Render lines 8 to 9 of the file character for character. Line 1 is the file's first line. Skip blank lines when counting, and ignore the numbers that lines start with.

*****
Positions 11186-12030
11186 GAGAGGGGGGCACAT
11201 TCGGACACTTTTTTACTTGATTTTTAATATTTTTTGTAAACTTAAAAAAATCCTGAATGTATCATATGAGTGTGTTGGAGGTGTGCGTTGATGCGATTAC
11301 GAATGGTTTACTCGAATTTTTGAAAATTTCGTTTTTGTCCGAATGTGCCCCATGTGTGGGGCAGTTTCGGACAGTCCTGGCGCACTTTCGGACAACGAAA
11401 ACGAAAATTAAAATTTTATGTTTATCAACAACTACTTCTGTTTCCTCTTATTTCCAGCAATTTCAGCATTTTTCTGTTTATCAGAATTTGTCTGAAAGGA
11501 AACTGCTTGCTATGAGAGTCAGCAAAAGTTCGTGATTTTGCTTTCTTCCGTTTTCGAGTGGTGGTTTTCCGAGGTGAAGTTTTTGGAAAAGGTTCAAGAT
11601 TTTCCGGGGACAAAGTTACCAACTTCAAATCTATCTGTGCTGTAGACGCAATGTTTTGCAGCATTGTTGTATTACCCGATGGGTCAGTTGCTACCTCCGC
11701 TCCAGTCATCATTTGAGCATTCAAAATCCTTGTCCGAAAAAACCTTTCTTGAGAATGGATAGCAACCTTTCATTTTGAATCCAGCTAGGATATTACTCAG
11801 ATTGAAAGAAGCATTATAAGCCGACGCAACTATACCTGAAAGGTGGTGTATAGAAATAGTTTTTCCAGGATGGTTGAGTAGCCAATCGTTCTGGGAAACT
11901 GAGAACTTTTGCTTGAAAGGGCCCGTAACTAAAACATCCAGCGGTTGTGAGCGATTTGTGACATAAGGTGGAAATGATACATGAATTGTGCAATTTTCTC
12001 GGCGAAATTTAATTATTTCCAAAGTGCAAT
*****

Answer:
11701 TCCAGTCATCATTTGAGCATTCAAAATCCTTGTCCGAAAAAACCTTTCTTGAGAATGGATAGCAACCTTTCATTTTGAATCCAGCTAGGATATTACTCAG
11801 ATTGAAAGAAGCATTATAAGCCGACGCAACTATACCTGAAAGGTGGTGTATAGAAATAGTTTTTCCAGGATGGTTGAGTAGCCAATCGTTCTGGGAAACT